How it all started

The below article describes how the men from Lewis obediently followed the call to arms from their Government, as described in the below article, transcribed by Comann Eachdraidh Uig.

Enthusiastic demonstration
The Highland News, Saturday 8 August, 1914
Last Sunday [2 August 1914] will be a memorable one in Lewis. During  the night the Mercantile Marine authorities at Stornoway received  instruction to mobilise the Royal Naval Reserve. On Sunday afternoon  motor cars were dispatched to all parts of the island with notices  summoning the men to report themselves at Stornoway, but earlier in the  day the news had become generally known through intimations made from  the pulpits of the various churches, all the ministers having been  officially wired to, asking them to announce the mobilisation. The  proclamation affected not only every hamlet in Lewis but practically  every family in the island.

How often have successive Governments been reminded in memorials from  the crofters and fishermen of Lewis, as a claim to have their  grievances remedied, that the “entire manhood of the island was trained  to arms?” in this statement there was no exaggeration, for out of a  rural population of 26,000, some 2000 men are connected with the Royal  Naval Reserve, while about 1200 are enlisted in the Seaforth, Cameron  and Gordon Militias, besides which the island contributes its fair quota  to the regular Army and Navy.
The commotion occasioned in the homes of Lewis by this unprecedented  breach in the customary Sabbath calm may be imagined. The men themselves  made a commendably prompt response, practically every available man  having found his way to Stornoway by Monday evening.

“And they left their nets”
On Sunday the Customs officers and police visited the fishing boats  lying at Stornoway and instructed all Naval Reservists, no matter where  they hailed from, to report themselves at the Mercantile Marine Office,  and about fifty men from the boats were thus sent away by the mail  steamer that night, en route for Chatham. Many of the fishermen had to  go leaving their nets on the fields where they had spread them on  Saturday, while a number of the East Coast boats have to lay up here on  account of their crews being depleted. As for the local fleet, with the  exception of time-expired Reservists, hardly a fisherman is left.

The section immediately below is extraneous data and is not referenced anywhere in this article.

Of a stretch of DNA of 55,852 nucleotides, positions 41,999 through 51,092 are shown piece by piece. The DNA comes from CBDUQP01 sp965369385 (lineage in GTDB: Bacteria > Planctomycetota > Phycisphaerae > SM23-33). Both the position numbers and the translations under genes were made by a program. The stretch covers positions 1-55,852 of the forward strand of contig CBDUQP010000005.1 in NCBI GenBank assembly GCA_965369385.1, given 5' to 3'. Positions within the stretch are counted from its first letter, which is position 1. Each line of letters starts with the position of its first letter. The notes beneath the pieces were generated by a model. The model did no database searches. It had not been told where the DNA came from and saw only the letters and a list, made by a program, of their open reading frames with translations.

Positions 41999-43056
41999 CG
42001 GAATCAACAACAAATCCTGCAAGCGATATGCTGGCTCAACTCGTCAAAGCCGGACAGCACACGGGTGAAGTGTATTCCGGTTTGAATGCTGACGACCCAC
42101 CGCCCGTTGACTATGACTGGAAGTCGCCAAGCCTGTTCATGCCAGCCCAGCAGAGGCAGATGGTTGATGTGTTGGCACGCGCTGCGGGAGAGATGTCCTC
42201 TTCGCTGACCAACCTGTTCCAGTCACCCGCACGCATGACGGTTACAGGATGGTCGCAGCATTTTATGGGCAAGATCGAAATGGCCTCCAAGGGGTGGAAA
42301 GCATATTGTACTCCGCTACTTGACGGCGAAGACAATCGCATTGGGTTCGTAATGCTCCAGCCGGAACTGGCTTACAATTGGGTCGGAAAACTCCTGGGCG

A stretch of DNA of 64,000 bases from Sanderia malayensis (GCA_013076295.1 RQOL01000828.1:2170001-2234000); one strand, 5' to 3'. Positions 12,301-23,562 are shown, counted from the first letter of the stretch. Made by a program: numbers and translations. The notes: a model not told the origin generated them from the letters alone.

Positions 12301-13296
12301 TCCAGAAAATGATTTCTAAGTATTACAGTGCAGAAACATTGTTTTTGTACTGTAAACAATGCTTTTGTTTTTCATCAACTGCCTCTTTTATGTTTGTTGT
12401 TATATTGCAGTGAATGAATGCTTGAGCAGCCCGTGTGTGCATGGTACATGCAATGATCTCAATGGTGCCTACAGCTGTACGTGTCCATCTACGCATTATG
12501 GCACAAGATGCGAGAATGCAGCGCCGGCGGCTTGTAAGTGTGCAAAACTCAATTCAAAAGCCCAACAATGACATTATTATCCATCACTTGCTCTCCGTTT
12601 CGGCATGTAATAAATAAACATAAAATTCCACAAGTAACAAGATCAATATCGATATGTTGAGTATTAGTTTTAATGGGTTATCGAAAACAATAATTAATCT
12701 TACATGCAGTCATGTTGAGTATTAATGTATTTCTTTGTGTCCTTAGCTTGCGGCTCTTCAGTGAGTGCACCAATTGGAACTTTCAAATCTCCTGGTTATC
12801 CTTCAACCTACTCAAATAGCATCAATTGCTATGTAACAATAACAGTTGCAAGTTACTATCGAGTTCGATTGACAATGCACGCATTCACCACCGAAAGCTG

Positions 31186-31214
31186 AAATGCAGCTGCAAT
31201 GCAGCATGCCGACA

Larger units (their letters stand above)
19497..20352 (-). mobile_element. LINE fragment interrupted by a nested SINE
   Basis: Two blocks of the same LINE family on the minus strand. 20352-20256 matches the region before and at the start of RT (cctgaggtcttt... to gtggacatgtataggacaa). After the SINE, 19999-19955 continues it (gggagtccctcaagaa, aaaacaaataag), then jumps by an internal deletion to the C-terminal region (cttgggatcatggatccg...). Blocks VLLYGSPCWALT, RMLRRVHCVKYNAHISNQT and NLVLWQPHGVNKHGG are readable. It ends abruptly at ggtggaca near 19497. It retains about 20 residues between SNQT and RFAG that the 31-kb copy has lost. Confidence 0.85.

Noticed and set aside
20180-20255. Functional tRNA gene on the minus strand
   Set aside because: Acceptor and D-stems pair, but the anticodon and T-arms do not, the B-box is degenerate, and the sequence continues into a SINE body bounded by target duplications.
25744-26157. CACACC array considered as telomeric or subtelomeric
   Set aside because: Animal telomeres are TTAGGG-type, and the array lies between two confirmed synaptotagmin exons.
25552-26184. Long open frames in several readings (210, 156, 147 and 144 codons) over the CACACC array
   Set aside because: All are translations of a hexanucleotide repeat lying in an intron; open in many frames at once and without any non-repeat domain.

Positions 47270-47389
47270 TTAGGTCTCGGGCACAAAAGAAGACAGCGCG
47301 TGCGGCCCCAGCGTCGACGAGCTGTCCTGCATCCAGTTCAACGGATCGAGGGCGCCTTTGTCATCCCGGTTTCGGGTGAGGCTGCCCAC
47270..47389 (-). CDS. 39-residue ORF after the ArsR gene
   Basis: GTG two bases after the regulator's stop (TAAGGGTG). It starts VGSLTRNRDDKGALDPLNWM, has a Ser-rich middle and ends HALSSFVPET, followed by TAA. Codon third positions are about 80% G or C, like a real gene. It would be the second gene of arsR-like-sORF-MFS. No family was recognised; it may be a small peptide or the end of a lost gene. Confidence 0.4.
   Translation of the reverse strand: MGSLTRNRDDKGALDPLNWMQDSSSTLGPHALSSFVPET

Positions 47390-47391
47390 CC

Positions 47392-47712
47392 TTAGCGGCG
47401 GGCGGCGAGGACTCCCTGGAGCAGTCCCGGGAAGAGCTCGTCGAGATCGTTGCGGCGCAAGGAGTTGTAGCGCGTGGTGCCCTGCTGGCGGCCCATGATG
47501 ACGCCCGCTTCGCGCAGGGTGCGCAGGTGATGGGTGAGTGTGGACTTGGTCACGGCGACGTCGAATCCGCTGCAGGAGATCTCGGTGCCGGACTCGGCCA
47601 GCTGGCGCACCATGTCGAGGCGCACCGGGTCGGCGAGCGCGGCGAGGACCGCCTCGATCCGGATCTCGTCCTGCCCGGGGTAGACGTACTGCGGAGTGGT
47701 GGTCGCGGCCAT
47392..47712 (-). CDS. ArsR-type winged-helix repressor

On Monday 430 men were sent on to Chatham where they will meet with  hundreds more of Lewismen who were called up at Fraserburgh, Peterhead  and other fishing ports, as well as Rosyth, etc.* The men who were  conveyed across the Minch by the steamers Claymore and Sheila, had an  enthusiastic send-off. The cheers of the large crowds which gathered at  the steamers’ quay were joined by the sirens of the steam drifters and  other shipping which kept up a deafening din till the steamers had  rounded the beacon.
The mobilisation of the Militias and Territorials, after the Naval  Reservists, has practically denuded Lewis of its able-bodied male  population. It is safe to say that no other district in the British  Isles has contributed its manhood in such proportion as Lewis.

* Those working at mainland ports such as Fraserburgh were not  allowed to return home first, but were required to report immediately to  the depot.

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